A recent study from McAfee on how baby boomers use the Internet yielded some surprising — and concerning — results. The study, Fifty Plus Booms Online, found that Americans age 50 and older are increasingly engaged with the Internet and social media. Baby boomers spend an average of five hours per day online, with 97 percent saying they go online at least once daily; 88 percent said they consider themselves to be at least as if not more tech-savvy than their peers.
While teenagers may have a reputation for instigating and participating in online drama, the study found that baby boomers have the same propensity. Eighty percent of the survey’s respondents reported using social media, and 36 percent said they log on to social media sites daily. Of the survey respondents who said they are active on social networks, 16 percent reported having a negative experience using social media and 20 percent reported losing a friend because of social networking.
More concerning, though, is boomers’ apparent propensity to share personal information online with people they haven’t actually met. While 75 percent said they know that social networking can leave them open to fraud and identity theft, 52 percent os respondents reported having shared their email address, 27 percent their mobile phone number, and 26 percent their home address. Excluding online shopping and business transactions, 57 percent of the boomers surveyed have shared or posted personal information online.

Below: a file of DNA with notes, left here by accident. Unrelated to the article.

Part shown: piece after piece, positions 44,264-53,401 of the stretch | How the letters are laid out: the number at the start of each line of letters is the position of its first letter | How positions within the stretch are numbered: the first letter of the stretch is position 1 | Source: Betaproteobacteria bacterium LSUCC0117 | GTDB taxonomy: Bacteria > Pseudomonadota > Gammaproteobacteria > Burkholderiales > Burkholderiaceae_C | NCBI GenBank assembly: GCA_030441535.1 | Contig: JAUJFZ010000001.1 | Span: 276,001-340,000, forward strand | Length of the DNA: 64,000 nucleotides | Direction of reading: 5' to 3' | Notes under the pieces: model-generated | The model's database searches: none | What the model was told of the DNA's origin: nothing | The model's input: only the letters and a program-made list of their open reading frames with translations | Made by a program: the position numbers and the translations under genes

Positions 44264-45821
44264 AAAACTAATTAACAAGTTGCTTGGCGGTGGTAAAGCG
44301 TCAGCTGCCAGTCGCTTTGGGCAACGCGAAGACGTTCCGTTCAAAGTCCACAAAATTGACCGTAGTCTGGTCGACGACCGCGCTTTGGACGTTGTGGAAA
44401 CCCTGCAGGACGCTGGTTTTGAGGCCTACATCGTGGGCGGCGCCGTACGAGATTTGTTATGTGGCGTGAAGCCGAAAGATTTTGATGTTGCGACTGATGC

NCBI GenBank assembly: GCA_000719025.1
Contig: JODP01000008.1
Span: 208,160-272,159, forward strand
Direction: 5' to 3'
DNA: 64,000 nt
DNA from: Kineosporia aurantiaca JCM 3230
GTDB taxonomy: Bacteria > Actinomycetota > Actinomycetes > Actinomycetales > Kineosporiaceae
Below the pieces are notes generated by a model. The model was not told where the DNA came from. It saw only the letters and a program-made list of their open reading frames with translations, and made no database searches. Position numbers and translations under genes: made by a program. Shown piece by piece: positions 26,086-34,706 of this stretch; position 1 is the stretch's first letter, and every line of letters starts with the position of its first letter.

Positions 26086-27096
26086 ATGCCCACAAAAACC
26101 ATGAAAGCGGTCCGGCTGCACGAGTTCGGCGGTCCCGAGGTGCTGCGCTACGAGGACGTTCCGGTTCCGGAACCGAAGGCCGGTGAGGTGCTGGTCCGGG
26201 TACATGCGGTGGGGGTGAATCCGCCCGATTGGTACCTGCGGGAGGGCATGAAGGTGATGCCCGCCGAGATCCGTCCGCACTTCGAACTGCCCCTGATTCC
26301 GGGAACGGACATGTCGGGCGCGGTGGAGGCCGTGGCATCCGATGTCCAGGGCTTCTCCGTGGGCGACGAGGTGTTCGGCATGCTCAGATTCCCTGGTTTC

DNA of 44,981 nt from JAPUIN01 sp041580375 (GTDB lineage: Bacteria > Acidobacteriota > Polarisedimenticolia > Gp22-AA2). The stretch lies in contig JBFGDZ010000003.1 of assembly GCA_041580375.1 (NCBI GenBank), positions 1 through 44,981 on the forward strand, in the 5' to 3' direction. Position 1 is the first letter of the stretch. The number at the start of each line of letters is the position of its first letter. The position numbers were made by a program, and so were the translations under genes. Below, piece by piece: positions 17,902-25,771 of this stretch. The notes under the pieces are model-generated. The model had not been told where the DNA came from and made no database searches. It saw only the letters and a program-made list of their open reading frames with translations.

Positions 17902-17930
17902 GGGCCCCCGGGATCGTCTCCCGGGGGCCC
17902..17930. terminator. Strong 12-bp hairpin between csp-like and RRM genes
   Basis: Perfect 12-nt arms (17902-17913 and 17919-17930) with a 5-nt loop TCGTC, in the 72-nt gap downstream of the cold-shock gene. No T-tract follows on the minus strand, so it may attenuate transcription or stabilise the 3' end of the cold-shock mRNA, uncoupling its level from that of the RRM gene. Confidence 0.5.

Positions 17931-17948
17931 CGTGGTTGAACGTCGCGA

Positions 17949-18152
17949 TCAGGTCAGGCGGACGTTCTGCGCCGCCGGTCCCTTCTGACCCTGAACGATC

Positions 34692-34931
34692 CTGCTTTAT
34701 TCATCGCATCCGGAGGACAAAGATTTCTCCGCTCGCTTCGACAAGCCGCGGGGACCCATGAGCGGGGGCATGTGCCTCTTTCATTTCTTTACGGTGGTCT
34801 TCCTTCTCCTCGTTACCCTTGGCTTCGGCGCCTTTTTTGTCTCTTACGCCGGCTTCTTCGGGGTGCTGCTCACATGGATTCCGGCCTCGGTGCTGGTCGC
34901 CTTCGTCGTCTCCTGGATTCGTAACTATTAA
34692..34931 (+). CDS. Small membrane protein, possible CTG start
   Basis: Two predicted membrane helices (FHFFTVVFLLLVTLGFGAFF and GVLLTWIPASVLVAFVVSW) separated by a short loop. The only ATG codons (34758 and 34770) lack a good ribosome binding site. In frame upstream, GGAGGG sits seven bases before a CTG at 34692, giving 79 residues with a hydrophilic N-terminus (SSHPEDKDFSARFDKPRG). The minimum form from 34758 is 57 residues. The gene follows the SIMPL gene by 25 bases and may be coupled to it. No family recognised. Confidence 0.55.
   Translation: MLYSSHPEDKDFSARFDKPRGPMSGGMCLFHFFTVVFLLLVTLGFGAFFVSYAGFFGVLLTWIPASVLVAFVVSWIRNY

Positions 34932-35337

Baby boomers were also found to access social media and other sites online using mobile devices. Twenty-four percent of mobile device users reported that they have sent “personal or intimate messages” using text, email, or photo messages, but more than a third said they have no password protection on their devices “to safeguard these risqué conversations from reaching the public,” the study said. While almost all PC users reported having up-to-date security software, only 56 percent of smartphone users and 59 percent of tablet users said they have antivirus protection on their mobile devices.
Lastly, McAfee concluded by offering some tips for baby boomers navigating their online presences.
Suggestions include thinking of anything that is posted online as being public information, no matter what your privacy settings are; never revealing any personal information including an address, phone number, or Social Security number online; changing out passwords frequently and making them difficult to crack; and turning off the GPS on a smartphone camera so Facebook friends (and anyone else who can see the profile) don’t know exactly where you are at a given time.
Follow Jacqueline on Twitter @Jacqui_WSCS
Don’t Miss: Top 10 States Where Home Prices Are Surging.